so the enemy can analysie the software's reponse and develop methods and countermeasures to exploit its design weaknesses.

THis is what happens now, all side continuously analyse the opposition system, for performance and for ways to "trick" or confuse it.
This techniquie is WHY defense keep their methods a secret.

But if you make these systems OPEN, you are giving the ENEMY a "free kick".

What about "ethics" people ?? when i read this article, i get the impression that it does not matter about the human rights, or ethics of a country, they are "OK" as long as they follow the FOSS mantra.

there may be a place in the world for FOSS, but regarding FOSS above ALL ELSE, ie Country politics, etherics, human rights, or even WHAT SIDE THEY ARE ON.

You talk about China, and at the same time, you say how good they are (ethically) because they "might" be using FOSS.
Does not seem to matter that China will happily severaly restrict access to INFORMATION, let alone source code.

why not you think China will make their source code available, and i guess you also think Google is great because they use FOSS, (except where it counts, ie they keep their search code proprietry).

Google also work closely with the Chinese government to limit what its citizens can access on the internet. Nothing that might make China out in a bad light.

as said, there may be a place and time for Open Source, and FOSS, but thinking its good for mankind, to make military control system FOSS is certainly not one of them.

But rest assured, the military does not use FOSS, as a an electronics engineer, and software developer for the military, also being Ex-military.
I KNOW its just not true,

Thankfully the military has more brains, than to allow source code, methods and procedues, and system responses to become freely availbile to ANYONE, let alone the enemy.

also, finally, to write code for a system, you generally have to know HOW that device workds, and the military usually dont like Joe public having those kinds of details on their systems. Its called "security".
its there becuase you usually dont want the enemy to know how you system work, because when you know how a system works, its quite easy to determine the easiest way to stop it from working, you only have to confuse a system ONCE and you've killed lots of people.

How to win friends and influence people, just tell them your working (FOR FREE), on a Iranian millile launcher system, writing software for them.
But its OK, just dont let you "homeland security" people know what your doing, they may just take a dim view of such practice.

If Bin Ladin was a FOSS hacker, he would be ok ?

There are some things in the world that should never be free or OPEN,
Medical equipment
Military equipment

i dont want a 13 year old hacking working on either of these systems, and am more than happy to ensure these systems are developed by "GOOD" programmers, and system developers, and not some schoolboy.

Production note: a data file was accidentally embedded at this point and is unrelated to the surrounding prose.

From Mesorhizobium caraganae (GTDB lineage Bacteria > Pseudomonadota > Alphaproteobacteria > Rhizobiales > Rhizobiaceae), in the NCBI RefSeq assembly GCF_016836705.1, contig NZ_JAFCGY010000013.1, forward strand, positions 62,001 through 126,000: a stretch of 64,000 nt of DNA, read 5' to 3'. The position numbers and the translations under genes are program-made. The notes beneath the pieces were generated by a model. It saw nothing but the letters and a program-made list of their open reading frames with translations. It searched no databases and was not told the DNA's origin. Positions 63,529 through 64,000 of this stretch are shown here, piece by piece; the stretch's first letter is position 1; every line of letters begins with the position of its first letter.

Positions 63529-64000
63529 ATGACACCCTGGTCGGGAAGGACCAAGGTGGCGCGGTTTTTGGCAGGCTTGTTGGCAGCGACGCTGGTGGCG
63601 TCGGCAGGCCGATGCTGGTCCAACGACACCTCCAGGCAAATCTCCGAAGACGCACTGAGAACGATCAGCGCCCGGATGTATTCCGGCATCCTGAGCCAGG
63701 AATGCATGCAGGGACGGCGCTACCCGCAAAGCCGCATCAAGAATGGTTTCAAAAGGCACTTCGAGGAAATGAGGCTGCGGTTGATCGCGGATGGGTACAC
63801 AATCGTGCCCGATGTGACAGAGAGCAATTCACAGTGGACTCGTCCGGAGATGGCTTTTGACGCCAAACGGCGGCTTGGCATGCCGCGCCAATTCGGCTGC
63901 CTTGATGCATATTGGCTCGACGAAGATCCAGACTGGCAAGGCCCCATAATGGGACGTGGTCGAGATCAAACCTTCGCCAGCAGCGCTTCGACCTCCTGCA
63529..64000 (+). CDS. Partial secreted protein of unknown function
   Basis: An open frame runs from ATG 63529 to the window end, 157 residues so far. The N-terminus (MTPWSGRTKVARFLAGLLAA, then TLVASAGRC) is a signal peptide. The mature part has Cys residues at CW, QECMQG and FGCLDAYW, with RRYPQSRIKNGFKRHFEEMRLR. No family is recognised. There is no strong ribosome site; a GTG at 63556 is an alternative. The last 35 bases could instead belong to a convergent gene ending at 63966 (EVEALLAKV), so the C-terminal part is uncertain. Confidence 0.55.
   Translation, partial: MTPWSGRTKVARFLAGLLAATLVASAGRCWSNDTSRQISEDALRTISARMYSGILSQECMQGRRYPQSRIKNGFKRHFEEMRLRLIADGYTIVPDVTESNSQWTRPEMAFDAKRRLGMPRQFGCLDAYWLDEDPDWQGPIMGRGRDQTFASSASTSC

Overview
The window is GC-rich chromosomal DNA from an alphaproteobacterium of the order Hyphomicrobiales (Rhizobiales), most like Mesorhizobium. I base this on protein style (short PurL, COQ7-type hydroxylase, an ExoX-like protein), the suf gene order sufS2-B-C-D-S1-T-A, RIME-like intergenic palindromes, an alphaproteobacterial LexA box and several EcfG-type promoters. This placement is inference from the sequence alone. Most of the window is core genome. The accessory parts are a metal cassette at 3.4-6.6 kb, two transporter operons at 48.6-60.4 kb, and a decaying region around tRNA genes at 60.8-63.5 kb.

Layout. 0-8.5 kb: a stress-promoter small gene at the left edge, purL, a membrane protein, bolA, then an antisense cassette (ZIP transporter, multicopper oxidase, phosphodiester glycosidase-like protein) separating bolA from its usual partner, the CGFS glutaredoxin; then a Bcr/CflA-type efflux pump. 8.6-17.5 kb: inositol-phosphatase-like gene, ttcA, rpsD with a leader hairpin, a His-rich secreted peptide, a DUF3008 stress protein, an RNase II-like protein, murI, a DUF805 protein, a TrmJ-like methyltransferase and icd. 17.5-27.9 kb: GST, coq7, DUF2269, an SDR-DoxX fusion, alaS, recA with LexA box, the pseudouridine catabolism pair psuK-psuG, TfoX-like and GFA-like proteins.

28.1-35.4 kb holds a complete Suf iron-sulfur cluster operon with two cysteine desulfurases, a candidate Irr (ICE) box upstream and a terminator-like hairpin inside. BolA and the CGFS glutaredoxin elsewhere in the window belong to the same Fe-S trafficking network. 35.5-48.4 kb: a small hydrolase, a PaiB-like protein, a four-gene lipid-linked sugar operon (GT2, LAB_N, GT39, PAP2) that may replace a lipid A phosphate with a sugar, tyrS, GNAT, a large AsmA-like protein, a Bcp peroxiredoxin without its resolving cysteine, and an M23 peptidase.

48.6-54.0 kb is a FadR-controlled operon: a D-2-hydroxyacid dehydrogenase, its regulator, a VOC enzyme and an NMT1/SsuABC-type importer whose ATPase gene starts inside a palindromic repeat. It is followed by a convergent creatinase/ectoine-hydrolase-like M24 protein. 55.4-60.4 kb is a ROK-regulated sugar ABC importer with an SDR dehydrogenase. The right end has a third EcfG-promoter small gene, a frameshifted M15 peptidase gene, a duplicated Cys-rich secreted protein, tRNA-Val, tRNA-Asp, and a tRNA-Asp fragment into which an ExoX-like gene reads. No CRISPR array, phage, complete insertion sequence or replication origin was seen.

and the FOSS boys are always saying Microsoft is the "Evil force" in the world. seems to me thats its the FOSS people who are willing to "get into bed" with anyone who'll give them a platform.

Its sad that FOSS has to lower its standards, if there were ever any ethical standards to start with.

Jabari Zakiya's picture

You seem to misunderstand the focus of my discussion, and apparently didn't look at the links I supplied. FOSS IS IS BEING USED in all the stages of weapons development, because its available, good, and FREE.

The point is not that software for command and control, etc should or would (it wouldn't) be released, but that FOSS allows for countries to get into the game very cheaply and reliably. The most important use of FOSS in weapons development is not within the weapons themselves but in the process of design, simulation, test, development and management.

Inexpensive, off-the-shelf, HPC clusters running Linux allows any country to design and simulate anything they want for fractions of the cost it used to cost the U.S. and Russia to create their war machinery at the height of the cold war. So too with information storage and data mining, communications, and all the other support activities that have to be sustained to produce any product, military or non-military.

Thus, FOSS allows countries to get more for their money, and more that's already been tested, and proven to work, so they can concentrate more on the new stuff they want to develop. This is where FOSS is making the biggest impact on weapons development, along with its increased use in actual weapons systems themselves (read the links).

Anonymous visitor's picture
Submitted by Anonymous visitor (not verified) on

> you honestly believe that [different countries] are going to develop control
> and command software using FOSS, and release this Source Code under the GPL ?

First, they would never release such code. Second, the sources need to be accessible only for derivative work of some other program under GPL, and only when the derivative program is being distributed or sold (yes, that's perfectly possible with GPL). Third, nobody is obliged to distribute the sources, if they are using the program internally. And if some program is not based on GPL-ed work, if it is original or proprietary work, there is no way of making the authors to release its sources.

And most importantly, the code for "control and command software" wouldn't be released ever, even if this would be the violation of GPL - for obvious national security reasons.

That's why the whole situation poses a problem. Rest of your reasoning is not valid, sorry.

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Jabari Zakiya's picture